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Sniper Charles Whitman in movies, books and song

This story originally was published on July 29, 1996.

Thirty years later, Charles Whitman is a notch on a timeline of violence. Pain and loss quietly take the back seat to curiosity and even tastelessness as Whitman bubbles up in pop culture. Here are some examples:


The made-for-TV movie, "THE DEADLY--TOWER" (1975), turns up on late-night cable from time to time; it also was released once on video under the name "Sniper." Kurt Russell played Whitman (and had only about five lines in the whole movie, not including grunts and voice-overs of Whitman's typewritten au revoirs). Ned Beatty played Allen Crum, the University Co-op employee who was up on the Tower with the cops to do the dirty work. (Speaking of the Tower, it was played by a reasonable look-alike -- the Louisiana state Capitol in Baton Rouge. UT regents nixed all requests from the film's producers to use the Austin campus for filming.)

"FULL METAL JACKET" (1987): Stanley Kubrick's look at Vietnam begins in Marine boot camp, where Sgt. Hartman (Lee Ermey, perhaps moviedom's scariest drill instructor) primes his recruits on the art of sharpshooting: "Do any of you people know who Charles Whitman was? None of you (expletives) know. Private Cowboy?"

"Sir! He was that guy who shot all those people from that tower! Sir!"

"That's affirmative. Charles Whitman killed 12 people at the University of Texas from a distance of 400 yards. ... (Whitman and Kennedy assassin Lee Harvey Oswald) showed what one motivated Marine and his rifle can do."

"PARENTHOOD" (1989): In a dream sequence in director Ron Howard's comedy, worried dad Steve Martin imagines that his emotionally disturbed 8-year-old son will overcome his problems and graduate from college with top honors. The fantasy goes wrong as a sorority girl points to the sky and screams, "Someone's shooting from the top of the bell tower!" Bullets fly and people scatter, and Martin steps up and shouts "Why?" to his son the sniper.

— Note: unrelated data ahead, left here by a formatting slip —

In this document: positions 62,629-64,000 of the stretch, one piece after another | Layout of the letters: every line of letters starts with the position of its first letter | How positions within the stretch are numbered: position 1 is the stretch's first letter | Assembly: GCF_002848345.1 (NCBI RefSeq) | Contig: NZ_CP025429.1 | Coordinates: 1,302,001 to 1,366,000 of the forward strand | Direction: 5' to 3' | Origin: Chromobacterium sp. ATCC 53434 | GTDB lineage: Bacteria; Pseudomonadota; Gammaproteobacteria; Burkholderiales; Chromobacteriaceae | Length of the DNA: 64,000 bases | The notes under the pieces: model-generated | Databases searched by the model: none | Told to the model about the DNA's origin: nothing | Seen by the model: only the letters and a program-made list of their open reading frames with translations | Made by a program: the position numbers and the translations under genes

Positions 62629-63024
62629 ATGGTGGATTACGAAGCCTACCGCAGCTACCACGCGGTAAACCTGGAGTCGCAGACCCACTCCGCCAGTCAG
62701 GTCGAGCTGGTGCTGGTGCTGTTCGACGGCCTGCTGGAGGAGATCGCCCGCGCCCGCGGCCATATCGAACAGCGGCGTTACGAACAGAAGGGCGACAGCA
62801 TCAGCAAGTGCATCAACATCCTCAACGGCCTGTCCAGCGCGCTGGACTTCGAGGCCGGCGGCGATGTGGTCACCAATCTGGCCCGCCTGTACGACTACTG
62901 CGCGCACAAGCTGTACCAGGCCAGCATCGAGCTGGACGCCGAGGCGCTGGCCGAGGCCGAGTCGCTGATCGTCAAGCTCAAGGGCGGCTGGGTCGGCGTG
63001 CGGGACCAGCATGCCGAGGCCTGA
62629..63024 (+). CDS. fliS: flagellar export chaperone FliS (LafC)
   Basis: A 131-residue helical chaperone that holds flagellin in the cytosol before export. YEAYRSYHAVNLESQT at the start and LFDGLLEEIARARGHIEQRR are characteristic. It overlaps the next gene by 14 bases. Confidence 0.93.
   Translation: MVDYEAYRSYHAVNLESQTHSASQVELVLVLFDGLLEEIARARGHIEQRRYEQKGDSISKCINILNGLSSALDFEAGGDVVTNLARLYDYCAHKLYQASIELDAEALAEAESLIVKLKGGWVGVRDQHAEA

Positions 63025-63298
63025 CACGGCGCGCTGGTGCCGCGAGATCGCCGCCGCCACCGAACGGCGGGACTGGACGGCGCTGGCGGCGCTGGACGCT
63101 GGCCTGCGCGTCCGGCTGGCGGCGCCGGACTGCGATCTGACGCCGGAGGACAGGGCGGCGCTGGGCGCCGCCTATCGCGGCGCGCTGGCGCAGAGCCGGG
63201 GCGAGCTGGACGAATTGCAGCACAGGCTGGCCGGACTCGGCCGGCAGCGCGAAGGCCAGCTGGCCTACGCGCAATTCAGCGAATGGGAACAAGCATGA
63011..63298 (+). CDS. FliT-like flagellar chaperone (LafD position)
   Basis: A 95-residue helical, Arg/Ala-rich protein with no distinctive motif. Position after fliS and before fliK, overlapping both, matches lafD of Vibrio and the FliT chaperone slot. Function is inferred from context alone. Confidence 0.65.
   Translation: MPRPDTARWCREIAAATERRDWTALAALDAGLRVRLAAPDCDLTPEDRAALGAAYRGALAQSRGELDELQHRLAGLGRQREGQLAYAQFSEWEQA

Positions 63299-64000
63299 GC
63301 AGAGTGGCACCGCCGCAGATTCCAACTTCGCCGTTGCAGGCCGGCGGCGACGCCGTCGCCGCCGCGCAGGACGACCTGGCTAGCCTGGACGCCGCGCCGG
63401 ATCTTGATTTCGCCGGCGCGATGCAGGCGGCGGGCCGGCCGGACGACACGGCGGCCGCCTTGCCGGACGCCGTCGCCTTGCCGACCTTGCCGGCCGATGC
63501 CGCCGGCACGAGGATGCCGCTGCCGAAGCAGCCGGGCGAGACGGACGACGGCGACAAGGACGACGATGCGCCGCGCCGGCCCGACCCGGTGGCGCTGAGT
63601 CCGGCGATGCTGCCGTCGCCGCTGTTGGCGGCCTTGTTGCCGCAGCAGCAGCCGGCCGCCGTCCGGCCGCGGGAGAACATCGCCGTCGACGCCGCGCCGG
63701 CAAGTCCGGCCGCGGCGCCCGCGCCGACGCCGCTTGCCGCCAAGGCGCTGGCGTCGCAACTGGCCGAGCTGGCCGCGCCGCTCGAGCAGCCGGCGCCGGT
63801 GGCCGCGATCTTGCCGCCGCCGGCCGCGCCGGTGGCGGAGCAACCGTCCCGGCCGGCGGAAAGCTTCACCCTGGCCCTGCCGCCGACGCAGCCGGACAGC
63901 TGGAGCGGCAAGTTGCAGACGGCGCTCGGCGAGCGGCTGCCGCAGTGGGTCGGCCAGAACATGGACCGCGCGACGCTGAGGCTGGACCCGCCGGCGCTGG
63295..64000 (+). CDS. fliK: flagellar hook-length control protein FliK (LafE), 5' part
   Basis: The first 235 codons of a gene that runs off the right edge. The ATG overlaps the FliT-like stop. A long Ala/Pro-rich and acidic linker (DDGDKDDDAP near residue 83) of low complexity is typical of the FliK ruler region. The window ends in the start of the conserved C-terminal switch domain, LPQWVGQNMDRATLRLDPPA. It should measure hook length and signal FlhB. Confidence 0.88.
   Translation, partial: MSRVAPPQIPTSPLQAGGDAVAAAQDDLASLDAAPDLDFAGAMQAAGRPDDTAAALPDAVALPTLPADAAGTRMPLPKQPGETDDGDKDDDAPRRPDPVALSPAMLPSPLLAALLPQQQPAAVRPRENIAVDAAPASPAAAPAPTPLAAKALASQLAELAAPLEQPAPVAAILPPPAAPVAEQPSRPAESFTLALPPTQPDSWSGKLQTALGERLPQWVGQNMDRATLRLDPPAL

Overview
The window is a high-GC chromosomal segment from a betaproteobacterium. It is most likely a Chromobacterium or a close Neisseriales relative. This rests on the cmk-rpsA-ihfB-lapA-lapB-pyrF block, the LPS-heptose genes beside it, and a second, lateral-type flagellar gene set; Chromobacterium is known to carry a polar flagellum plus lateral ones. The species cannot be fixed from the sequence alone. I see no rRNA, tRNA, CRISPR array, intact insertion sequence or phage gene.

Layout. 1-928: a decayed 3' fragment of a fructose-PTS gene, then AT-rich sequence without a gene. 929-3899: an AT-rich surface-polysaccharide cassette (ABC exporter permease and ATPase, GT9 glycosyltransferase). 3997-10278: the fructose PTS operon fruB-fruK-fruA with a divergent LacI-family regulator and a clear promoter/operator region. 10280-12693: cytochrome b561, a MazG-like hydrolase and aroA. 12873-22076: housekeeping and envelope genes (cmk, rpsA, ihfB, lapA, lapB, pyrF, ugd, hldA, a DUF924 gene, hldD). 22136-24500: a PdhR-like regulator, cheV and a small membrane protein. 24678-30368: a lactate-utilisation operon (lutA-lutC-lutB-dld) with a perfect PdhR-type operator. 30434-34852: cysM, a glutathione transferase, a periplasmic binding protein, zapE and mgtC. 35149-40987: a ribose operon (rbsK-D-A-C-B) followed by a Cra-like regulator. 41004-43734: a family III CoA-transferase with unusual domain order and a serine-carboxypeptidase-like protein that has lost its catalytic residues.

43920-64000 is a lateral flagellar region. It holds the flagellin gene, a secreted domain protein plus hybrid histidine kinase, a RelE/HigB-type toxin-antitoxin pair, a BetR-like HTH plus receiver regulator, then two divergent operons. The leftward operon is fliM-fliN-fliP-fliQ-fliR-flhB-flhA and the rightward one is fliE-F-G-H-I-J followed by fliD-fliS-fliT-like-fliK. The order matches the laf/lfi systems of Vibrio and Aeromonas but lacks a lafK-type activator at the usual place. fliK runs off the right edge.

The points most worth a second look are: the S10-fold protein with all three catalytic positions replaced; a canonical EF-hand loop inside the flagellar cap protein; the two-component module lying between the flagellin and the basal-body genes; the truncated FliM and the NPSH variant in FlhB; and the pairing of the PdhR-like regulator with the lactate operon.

"You made me play second base!" the Belltower Boy screams.

"SLACKER" (1991): In Richard Linklater's meandering montage of a day in the life of laid-back Austin, a retired academic (played by real-life UT philosophy professor Louis Mackey) strolls across the 40 Acres and explains to a young burglar the finer points of mayhem.

"Now Charles Whitman, " the old anarchist says, pointing to the Tower, "there was a man. This town's always had its share of crazies. I wouldn't want to live anywhere else."

"NATURAL BORN KILLERS" (1994): As Woody Harrelson and Juliette Lewis go on a superviolent murder spree across the American West in Oliver Stone's "serial killer satire," tabloid TV journalist Robert Downey Jr. follows them with breathless live reports. His show, "American Maniacs, " opens with homages to Charles Manson, the Hillside Strangler and Charles Whitman.


No one stepped up to write the "Helter Skelter" equivalent of this era's "first mass public safety crisis." (At least two are in the works; one, by Gary Lavergne, a historian and writer living in Austin, will be published next year.)

Mary Frances Gabor Lamport, who was touring the Tower that day with her family and was shot (along with her two sons and sister-in-law) wrote of the incident in "THE IMPOSSIBLE TREE, " (1972, Vantage Press; out of print) focusing on her "epic of faith, courage and solitude." As Mary lies bleeding in the Tower stairwell, she reminds her son (also wounded) not to take the Lord's name in vain. The "impossible tree" is her metaphor for climbing to recovery.


Pop musicians of all flavors have acknowledged Whitman's place in maniac history -- especially punk and metal rockers, who always enjoy a spree. (Recent example: "Sniper in the Sky/Charles Whitman, " by a band called Macabre.) Harry Chapin sang about it in his song "Sniper." Most remembered is Kinky Friedman's "The Ballad of Charles Whitman": He was sitting up there with his .36 Magnum/ Laughing wildly as he bagged 'em/ Who are we to say the boy's insane?


Designed in 1994 by Gregory Combs, a UT computer systems employee, the "Charles Whitman Fan Club" features a recap of what happened, with a clickable map of who was shot on what parts of campus and various ruminations on Whitman and the incident. Curious Web browsers also have a chance to leave their comments. "Although it seems like I might be ... mocking the tragedy, " Combs wrote when he launched his site, "I swear to the university as my employer and my place of education (that) it wasn't meant for that."


Found -- one Whitman "Be True to Your School--" T-shirt at XO, 1716 S. Congress Ave. (half-price!) featuring the "All-American" sniper and the Tower.

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